For those who have been married, do you remember when you got engaged and people would give you all kinds of unsolicited advice? I remember my aunt telling me that when you marry a man, you don’t just marry him … you marry his whole family. No one ever tells you that when you marry a military man, you don’t just marry the man … you marry the military as well.
It’s a huge challenge to have a happy marriage. It takes a lot of sacrifice and it’s hard work. But when you marry an Airman, there’s a third wheel in the marriage and that’s the Air Force. At the beginning of my journey as a military spouse, there were times I really resented that third wheel.
Over the course of the past 17 years, that resentment gradually grew into acceptance, and now I can say I really do love and appreciate the Air Force. Our marriage is stronger and happier, not despite the Air Force, but, in many ways, because of the Air Force and the challenges faced along the way. I’d like to share with you a few things I’ve found that have helped our marriage during our Air Force journey.
First, be flexible. I’m sure many of you have had this experience: You’ve arranged to have a special meal for your family at 6 p.m. Your spouse said he would be home on time. The clock strikes 6, 6:30, 7 p.m. The food is now cold, and you are really frustrated. Your spouse walks in the door an hour later and explains there was a situation at work that had to be dealt with before he could come home.
I went through this frustrating scenario dozens of times during our first years in the Air Force. I finally realized my husband’s job was never going to be a “nine-to-five” (or even a seven-to-six for that matter). He has to stay until the work gets done. I came to the realization I needed to plan as if he wouldn’t be home for dinner, and then if he did get home in time, it was a pleasant surprise. Most days he does make his family engagements on time but remembering to be flexible has made me so much happier.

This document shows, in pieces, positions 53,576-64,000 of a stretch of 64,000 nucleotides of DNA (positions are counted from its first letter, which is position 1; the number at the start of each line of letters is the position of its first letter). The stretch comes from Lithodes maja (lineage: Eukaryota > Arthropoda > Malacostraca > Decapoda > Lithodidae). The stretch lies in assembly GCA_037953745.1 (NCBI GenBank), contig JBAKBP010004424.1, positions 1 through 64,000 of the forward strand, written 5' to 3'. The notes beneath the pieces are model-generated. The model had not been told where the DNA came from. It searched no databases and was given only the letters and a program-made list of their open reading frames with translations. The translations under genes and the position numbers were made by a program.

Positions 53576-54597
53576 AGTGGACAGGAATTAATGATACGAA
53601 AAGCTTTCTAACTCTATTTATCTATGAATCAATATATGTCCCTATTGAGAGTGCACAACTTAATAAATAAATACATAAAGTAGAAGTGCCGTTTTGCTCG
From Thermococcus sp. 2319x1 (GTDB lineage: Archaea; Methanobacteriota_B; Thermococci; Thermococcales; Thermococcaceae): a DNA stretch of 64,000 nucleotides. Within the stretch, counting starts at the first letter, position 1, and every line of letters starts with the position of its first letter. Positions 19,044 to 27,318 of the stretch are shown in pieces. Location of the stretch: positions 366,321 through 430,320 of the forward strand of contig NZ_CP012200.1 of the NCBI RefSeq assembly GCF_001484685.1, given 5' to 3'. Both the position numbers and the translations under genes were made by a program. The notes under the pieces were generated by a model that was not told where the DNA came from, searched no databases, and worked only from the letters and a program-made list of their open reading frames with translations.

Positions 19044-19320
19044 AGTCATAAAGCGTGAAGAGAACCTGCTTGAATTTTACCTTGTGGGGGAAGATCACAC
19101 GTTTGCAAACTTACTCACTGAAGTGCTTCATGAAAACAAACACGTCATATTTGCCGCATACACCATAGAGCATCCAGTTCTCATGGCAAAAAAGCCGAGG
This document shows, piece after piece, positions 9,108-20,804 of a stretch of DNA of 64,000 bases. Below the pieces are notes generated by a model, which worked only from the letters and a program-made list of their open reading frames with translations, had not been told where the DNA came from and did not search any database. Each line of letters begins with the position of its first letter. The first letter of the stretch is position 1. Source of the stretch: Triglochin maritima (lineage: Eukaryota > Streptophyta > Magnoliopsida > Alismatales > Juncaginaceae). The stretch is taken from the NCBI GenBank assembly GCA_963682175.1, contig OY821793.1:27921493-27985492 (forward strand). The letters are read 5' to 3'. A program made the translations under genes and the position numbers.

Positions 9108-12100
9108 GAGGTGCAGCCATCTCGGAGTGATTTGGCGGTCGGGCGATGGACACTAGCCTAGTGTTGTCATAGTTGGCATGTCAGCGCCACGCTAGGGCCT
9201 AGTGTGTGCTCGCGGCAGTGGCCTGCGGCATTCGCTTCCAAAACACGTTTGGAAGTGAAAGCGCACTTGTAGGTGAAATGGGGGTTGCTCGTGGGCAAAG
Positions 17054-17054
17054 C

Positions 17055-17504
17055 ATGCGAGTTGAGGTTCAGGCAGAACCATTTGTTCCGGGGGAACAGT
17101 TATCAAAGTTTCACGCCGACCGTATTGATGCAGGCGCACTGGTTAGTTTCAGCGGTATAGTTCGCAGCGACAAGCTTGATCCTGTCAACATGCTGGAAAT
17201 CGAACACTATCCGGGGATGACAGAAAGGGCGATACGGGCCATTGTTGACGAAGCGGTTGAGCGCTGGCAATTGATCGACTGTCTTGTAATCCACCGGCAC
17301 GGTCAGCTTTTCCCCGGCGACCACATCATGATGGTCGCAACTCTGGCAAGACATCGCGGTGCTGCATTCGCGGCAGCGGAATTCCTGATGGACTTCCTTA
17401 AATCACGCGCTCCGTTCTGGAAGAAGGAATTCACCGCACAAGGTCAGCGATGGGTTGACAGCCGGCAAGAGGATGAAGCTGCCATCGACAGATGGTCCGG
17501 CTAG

Second, be a friend. There will be times when you’re “holding down the fort” while your spouse is deployed or on temporary duty. You need a support system to help you through those times. There are lots of places to meet good friends: church, squadron functions, the community, spouse organizations, PTA, etc.
A good friend of mine here at Whiteman Air Force Base, Missouri, always says, “It’s not the base that makes an assignment enjoyable, it’s the people you meet and connect with.”
There will be times when you are in need of help, and there will be times when your friends really need your help. I’ve found so much joy through opportunities to serve others in our Air Force family. When my spouse is TDY or deployed, he knows I will be OK because I have a healthy support system of good friends. This knowledge makes it much easier for him to leave our family and focus on his job while he is away.
Third, be positive. Your family has waited with anticipation for permanent change of station orders. Where will you go next? Germany? Hawaii? Florida? Your spouse comes home and … drum roll please… he announces that your family will be headed to the frozen tundra of Keflavik, Iceland, for the next three years. This is not the dream assignment you had in mind.
I’ve learned my children and spouse are watching my reactions in moments like this, and they take their cues from me. If I try to put my best foot forward when preparing for a new location, my family will follow suit. A positive attitude is huge when it comes to helping your family transition to a new base and community.
I am so grateful for this Air Force journey and how it has strengthened our marriage. As I’ve tried to be flexible, to build a strong support system, and to be positive on this journey, our marriage and family has become stronger and happier. Our children are building character and becoming more resilient and the Air Force has progressed from being a third wheel to being a special part of our family.